Wise Up For Winter

Hambledon Parish Council has an Emergency Plan procedure in place in the event of harsh winter weather bringing disruption to the village.

However there are many simple precautions people can take to make sure they can cope with cuts to power supplies and phone lines, a problem that has affected Hambledon in the recent past and usually caused by high winds or heavy snow.

If power fails so to do household phones as many cannot function without electricity. As a safeguard, make sure you have a stand-by phone that does not need a power supply. The council has a small supply of such phones and if you require one please leave your details at the village shop.

Frosty Hambledon, November 30th, 2016

Mobile phones lines can also fail during severe weather and it is worth remembering that the public phone box outside the village shop does not require electricity and will continue to work unless overhead lines have been brought down. Operator, reverse charge and 999 calls are free but you will need to use a bank card for all other calls.

Keep torches handy and make sure that you have a supply of batteries. A battery-operated radio will also come in useful for listening to local radio bulletins. Tune in to BBC Surrey on 104.6FM or Eagle Radio on 96.4FM.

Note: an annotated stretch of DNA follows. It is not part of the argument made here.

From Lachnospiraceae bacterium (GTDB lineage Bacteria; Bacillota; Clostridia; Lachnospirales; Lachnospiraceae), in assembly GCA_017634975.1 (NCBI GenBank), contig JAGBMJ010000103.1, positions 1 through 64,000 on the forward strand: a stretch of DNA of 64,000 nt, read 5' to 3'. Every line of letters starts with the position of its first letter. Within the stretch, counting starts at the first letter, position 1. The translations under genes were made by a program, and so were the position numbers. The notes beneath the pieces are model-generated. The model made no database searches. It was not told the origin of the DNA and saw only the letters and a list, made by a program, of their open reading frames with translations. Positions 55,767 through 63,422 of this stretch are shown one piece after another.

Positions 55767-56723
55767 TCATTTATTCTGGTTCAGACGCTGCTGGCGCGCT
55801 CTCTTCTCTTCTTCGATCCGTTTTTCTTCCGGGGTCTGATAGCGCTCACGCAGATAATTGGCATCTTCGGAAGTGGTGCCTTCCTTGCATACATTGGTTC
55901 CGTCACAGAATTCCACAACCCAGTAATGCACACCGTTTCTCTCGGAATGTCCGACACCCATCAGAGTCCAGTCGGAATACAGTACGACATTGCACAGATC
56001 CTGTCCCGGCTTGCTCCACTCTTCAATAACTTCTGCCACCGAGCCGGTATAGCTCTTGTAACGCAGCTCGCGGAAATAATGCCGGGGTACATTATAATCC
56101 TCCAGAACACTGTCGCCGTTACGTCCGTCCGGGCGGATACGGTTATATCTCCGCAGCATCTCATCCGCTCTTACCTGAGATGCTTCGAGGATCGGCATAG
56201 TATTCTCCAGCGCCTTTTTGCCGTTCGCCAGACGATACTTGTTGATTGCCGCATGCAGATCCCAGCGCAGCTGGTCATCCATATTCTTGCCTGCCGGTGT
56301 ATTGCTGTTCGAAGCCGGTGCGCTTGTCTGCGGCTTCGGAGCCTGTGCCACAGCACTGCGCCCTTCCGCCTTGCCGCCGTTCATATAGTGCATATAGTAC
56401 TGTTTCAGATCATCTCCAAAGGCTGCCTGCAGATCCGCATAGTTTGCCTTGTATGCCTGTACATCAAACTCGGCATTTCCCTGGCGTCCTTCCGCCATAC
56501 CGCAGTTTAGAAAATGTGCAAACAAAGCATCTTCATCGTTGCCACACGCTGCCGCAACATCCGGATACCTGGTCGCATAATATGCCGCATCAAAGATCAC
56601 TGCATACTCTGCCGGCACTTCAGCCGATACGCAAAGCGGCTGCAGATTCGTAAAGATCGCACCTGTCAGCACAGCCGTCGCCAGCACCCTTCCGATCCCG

The village website will also carry updates at www.hambledonsurrey.co.uk.

Please keep an eye on your neighbours, particularly those living alone or infirm, especially during cold spells and weather-related disruption.

If conditions are severe the Emergency Plan volunteers will do their best to assist with any individual issues as well as deal with general problems around the village such as fallen branches/snow blocking roads, paths and drives and maintaining contact with external agencies.

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King George V Hospital History

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Menu Links:   King George V Hospital    St Thomas’ Hospital    Pantomines at King George V     Milford Hospital

Built by the Metropolitan Asylums Board as a Tuberculosis Isolation Hospital in 1922 (originally known as Highdown Sanatorium), KGV was at the cutting edge of TB research and treatment for forty years. It was instrumental in pioneering development of drug therapy (streptomycin) to combat TB and the manufacture of Iron Lung equipment. KGV had a smaller sister hospital just 2 miles to the west: Milford Hospital ( formerly Milford Sanatorium )

Groves--smallThe King George V Hospital was constructed at an initial cost of £215,000 on an open field site surrounded by trees. The land was originally part of the Busbridge Hall estate. Chessums were the builders working under post-war pressure to complete on time and on budget. Original plans intended that the entrance would be from Hambledon Road, with a long drive approaching the star formation building layout. (The route is probably marked by a line of Poplar trees still in evidence between Hares Grove, the Superintendent’s house, and the road.